On May 16, 2018, Guatemala followed the U.S.’s contentious example by moving its Israeli embassy to Jerusalem, thereby recognizing the city as Israel’s capital to almost unanimous criticism from the international community. Guatemala’s long-standing alliance with Israel was widely mentioned at the time, but little attention was given to the reaction of its own large Palestinian population.
In a bid to overturn the embassy move Guatemalans of Palestinian origin have brought a case to Guatemala’s constitutional court. (A similar and unrelated lawsuit was filed in the same court in January by a lawyer seeking to overturn the embassy move and was rejected by the judges in March.)
Nidal Hanna Alhadweh, head of the group who filed the petition, the Asociación Palestina Guatemalteca, explained that online campaigning and debates are, “changing the Guatemalan mentality, which is largely unaware of the Palestinian cause and supports the state of Israel for religious reasons. …That is why we continue to work with great effort and dedication.”
Unlike most of the international community, Guatemala sided with the the US by voting against a resolution denouncing the change of embassy move at the UN in December.
“As Guatemalans,” Alhadweh wrote days later to his UN representative, “we lament that Guatemala cannot decide on its own international politics and that we have to cede before the pressure of certain countries to which we owe ‘debts.'” Such debts might include, for example, the U.S.’s annual aid of almost $300 million to Guatemala.
Salwa Massis, a prominent Guatemalan of Palestinian descent, told Mondoweiss in a phone interview from Guatemala, the embassy move exacerbated a sense of being overlooked.
“It’s something that disturbed us because it’s as if we’ve just been hiding and, you know, we don’t exist,” she said, adding, “I don’t like the fact that we have been ignored.”
Massis previously was a country representative for the Holy Land Christian Ecumenical Foundation, a charity which works to reconnect the diaspora with Palestine. Through this organization she visited the occupied Palestinian territory for the first time in 2013 on a heritage program.
“It doesn’t matter if my name is Palestinian…I don’t get to be there for more than three months…Our fathers, mothers, grandparents left the country thinking that one day they would have the chance to return,” she lamented.
Her father immigrated to Guatemala at the age of 9 and her mother at 24.
The Palestinians in Guatemala are approximately 200,000 strong, making them the third largest Palestinian population in Latin America behind Chile and Honduras (with communities of 500,000 and 250,000 respectively).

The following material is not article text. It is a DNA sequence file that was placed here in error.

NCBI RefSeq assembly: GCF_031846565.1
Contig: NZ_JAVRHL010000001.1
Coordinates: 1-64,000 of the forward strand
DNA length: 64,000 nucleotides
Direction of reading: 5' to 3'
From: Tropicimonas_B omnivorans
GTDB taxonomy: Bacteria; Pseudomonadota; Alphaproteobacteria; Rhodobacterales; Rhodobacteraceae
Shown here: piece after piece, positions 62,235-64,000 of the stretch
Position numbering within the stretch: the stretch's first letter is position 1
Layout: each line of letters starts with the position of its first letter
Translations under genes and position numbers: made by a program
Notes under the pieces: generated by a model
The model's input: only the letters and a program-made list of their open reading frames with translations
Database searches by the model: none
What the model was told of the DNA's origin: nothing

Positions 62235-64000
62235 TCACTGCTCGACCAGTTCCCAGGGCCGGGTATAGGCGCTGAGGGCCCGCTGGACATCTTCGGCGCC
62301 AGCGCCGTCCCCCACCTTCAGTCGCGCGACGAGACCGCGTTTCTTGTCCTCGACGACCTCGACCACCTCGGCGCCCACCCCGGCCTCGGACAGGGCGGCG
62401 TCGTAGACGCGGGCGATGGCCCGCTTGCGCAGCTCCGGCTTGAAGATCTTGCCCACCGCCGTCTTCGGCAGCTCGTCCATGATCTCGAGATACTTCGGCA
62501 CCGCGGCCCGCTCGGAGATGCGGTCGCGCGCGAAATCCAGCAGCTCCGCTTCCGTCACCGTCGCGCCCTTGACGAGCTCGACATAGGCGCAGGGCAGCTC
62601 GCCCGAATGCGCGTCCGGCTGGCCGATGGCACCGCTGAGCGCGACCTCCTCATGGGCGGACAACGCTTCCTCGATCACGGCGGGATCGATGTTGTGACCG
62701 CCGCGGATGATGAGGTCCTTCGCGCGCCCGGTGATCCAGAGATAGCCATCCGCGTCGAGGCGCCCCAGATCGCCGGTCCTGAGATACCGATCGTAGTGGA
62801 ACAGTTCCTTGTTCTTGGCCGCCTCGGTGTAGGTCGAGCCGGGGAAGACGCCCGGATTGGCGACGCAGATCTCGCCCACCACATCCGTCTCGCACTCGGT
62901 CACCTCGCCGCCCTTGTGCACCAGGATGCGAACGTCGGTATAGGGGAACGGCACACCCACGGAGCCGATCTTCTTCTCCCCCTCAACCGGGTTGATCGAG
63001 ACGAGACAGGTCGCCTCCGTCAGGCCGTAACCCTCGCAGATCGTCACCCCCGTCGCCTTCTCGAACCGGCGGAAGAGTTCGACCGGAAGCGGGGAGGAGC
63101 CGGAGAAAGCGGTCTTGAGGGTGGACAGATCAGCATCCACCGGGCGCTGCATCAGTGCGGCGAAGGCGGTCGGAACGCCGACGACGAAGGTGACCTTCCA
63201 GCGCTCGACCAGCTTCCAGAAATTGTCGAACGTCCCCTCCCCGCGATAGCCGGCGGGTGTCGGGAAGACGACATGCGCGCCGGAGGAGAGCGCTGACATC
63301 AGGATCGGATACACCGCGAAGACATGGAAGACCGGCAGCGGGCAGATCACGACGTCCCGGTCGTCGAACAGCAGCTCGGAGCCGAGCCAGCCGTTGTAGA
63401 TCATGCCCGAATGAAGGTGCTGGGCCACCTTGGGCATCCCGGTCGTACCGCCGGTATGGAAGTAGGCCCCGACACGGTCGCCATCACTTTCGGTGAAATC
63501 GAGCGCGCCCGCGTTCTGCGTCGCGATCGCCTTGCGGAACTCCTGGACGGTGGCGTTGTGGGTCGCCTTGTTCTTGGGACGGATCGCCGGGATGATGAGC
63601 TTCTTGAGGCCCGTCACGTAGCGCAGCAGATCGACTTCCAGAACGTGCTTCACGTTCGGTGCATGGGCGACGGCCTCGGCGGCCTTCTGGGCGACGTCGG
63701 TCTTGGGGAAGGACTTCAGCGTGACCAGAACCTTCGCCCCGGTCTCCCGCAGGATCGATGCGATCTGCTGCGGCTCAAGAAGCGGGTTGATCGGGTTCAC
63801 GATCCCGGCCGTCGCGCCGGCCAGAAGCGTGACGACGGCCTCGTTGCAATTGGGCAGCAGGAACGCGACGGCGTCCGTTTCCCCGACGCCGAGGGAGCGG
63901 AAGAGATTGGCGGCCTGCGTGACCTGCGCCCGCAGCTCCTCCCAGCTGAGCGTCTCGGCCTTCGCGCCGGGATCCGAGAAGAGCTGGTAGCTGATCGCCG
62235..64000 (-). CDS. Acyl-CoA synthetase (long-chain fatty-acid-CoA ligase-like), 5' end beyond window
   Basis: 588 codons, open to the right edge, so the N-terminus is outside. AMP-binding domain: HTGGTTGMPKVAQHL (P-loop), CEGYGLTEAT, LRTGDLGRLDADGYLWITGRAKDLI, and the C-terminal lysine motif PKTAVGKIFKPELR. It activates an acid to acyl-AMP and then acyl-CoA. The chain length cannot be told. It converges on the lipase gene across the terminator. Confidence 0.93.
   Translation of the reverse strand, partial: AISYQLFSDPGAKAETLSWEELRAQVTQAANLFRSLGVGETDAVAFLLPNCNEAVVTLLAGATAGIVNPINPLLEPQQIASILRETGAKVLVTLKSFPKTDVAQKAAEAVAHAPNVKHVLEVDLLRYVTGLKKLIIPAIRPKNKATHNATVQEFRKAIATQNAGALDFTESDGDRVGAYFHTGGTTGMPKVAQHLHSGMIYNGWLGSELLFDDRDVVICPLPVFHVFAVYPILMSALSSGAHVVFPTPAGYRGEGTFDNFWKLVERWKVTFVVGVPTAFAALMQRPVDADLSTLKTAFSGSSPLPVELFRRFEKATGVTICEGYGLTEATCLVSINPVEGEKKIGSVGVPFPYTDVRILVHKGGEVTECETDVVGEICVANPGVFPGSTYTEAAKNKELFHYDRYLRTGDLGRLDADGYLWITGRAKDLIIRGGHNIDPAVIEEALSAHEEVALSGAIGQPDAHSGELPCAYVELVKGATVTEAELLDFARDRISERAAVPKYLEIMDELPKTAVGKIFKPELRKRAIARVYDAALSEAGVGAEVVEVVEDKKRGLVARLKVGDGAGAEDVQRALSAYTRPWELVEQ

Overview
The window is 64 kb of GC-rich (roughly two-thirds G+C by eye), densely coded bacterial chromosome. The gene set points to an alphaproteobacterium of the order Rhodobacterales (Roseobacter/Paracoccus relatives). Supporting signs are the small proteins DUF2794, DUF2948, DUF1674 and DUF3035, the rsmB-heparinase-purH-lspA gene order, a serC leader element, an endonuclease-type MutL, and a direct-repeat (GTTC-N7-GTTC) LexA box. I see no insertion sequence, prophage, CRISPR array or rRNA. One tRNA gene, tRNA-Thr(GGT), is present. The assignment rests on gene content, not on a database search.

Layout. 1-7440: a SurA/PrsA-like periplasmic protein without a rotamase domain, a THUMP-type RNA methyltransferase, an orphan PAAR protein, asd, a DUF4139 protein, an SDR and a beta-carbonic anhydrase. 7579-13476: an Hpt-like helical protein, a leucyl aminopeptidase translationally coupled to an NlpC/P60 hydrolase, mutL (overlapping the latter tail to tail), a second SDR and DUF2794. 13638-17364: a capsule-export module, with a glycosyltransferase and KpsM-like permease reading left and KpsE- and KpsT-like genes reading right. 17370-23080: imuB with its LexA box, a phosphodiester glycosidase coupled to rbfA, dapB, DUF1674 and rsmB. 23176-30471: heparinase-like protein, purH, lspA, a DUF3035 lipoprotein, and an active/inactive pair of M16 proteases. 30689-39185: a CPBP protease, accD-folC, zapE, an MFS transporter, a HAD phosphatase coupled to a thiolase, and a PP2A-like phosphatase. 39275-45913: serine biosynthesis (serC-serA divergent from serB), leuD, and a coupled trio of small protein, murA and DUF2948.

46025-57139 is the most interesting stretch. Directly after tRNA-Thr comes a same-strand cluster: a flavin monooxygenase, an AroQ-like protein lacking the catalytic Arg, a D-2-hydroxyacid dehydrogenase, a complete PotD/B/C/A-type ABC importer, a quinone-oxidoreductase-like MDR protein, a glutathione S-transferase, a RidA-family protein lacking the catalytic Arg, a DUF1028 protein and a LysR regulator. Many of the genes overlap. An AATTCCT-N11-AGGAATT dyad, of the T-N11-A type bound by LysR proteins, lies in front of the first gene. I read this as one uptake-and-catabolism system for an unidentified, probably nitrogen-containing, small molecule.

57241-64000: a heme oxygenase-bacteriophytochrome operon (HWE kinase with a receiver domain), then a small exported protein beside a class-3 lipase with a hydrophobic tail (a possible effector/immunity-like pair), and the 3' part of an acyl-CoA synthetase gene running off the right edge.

Although it is difficult to ascertain exactly when the first Palestinian reached Guatemala, the Guatemalan Arab Association (Asociación Arabe Guatemalteca) believes that the first wave of Palestinian emigrants arrived towards the end of the 19th century. However, it was not until 1927 that the first significant migration took place. Numbers increased further in the aftermath of the 1967 war, as Palestinians were forced to leave their homeland and seek refuge elsewhere.
Their presence in the country predates Guatemala’s pro-Israeli policy, which began in October 1947 when the Guatemalan Ambassador to the UN, Jorge Garcia Granados, delivered a fiercely anti-Palestinian address. In this speech, he was emphatically clear about his country’s support for Israel:
“In 25 years, the Jewish people had left upon Palestine the indelible mark of an outstanding culture, which characterised the country even more than the Arab culture: Palestine was no more Arab than certain Spanish countries of Latin America were Indian.”
Over the years, the Palestinian diaspora in Guatemala has seen the damaging effects of the close relationship its state has with Israel. The opening of the new embassy in Jerusalem by President Morales, they say is the latest injustice caused by this alliance but is by no means the first.
When Guatemala stopped receiving arms from the U.S. in the late 1970s, its relationship with Israel strengthened. Israel stepped into the void as Guatemala’s biggest arms supplier and military advisor, with their weapons and training methods aiding the massacres that were perpetrated at this stage of the Guatemalan civil war (which lasted from 1960 to 1996). By the 1980s, roughly 300 Israeli military advisers were working in the country to bolster their ally’s army.
In 1981, Guatemalan Army Chief-of-Staff General Benedicto Lucas Garcia, the man responsible for the “scorched earth” policies which razed 440 villages to the ground, famously remarked that the “Israeli soldier is the model for our soldiers.”
During these years, the Mayans, Guatemala’s indigenous community, suffered enormously: tens of thousands were killed and hundreds of thousands were displaced. Similarities between the treatment of the Mayans in the second half of the 20th century and the Palestinians in 1948 is no coincidence; some of Guatemala’s top generals spoke openly, whilst receiving help from Israel, about the “Palestiniani-zation” of the nation’s Mayan population during the war.
Yet despite the decades of shared military support between Israel and Guatemala, Massis said most people still know very little about Palestinians.
“‘Interesting that it’s [Guatemala] full of places that sell shwarma and falafel, and they [Guatemalans] love hummus…but they don’t know where they come from,” she said.